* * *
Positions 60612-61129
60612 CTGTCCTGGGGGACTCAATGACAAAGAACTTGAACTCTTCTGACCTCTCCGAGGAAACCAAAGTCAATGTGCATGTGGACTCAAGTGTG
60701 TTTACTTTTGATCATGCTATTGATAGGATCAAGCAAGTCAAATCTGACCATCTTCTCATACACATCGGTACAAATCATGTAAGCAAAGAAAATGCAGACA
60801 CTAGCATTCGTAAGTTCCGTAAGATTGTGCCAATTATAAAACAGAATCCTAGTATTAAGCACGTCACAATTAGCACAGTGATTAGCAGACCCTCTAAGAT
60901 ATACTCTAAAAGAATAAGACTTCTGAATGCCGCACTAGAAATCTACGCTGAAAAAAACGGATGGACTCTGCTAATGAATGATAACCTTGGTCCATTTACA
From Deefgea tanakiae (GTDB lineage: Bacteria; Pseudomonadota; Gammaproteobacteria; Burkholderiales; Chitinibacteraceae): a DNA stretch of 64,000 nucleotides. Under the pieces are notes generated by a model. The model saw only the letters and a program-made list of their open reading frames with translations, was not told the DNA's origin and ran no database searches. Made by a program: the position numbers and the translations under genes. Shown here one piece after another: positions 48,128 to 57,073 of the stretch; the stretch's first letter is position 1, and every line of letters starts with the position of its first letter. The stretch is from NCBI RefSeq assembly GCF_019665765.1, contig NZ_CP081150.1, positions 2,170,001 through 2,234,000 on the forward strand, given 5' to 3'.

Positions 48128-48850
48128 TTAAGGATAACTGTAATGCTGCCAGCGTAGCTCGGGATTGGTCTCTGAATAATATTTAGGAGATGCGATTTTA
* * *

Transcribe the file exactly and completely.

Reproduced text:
Positions 60612-61129
60612 CTGTCCTGGGGGACTCAATGACAAAGAACTTGAACTCTTCTGACCTCTCCGAGGAAACCAAAGTCAATGTGCATGTGGACTCAAGTGTG
60701 TTTACTTTTGATCATGCTATTGATAGGATCAAGCAAGTCAAATCTGACCATCTTCTCATACACATCGGTACAAATCATGTAAGCAAAGAAAATGCAGACA
60801 CTAGCATTCGTAAGTTCCGTAAGATTGTGCCAATTATAAAACAGAATCCTAGTATTAAGCACGTCACAATTAGCACAGTGATTAGCAGACCCTCTAAGAT
60901 ATACTCTAAAAGAATAAGACTTCTGAATGCCGCACTAGAAATCTACGCTGAAAAAAACGGATGGACTCTGCTAATGAATGATAACCTTGGTCCATTTACA
From Deefgea tanakiae (GTDB lineage: Bacteria; Pseudomonadota; Gammaproteobacteria; Burkholderiales; Chitinibacteraceae): a DNA stretch of 64,000 nucleotides. Under the pieces are notes generated by a model. The model saw only the letters and a program-made list of their open reading frames with translations, was not told the DNA's origin and ran no database searches. Made by a program: the position numbers and the translations under genes. Shown here one piece after another: positions 48,128 to 57,073 of the stretch; the stretch's first letter is position 1, and every line of letters starts with the position of its first letter. The stretch is from NCBI RefSeq assembly GCF_019665765.1, contig NZ_CP081150.1, positions 2,170,001 through 2,234,000 on the forward strand, given 5' to 3'.

Positions 48128-48850
48128 TTAAGGATAACTGTAATGCTGCCAGCGTAGCTCGGGATTGGTCTCTGAATAATATTTAGGAGATGCGATTTTA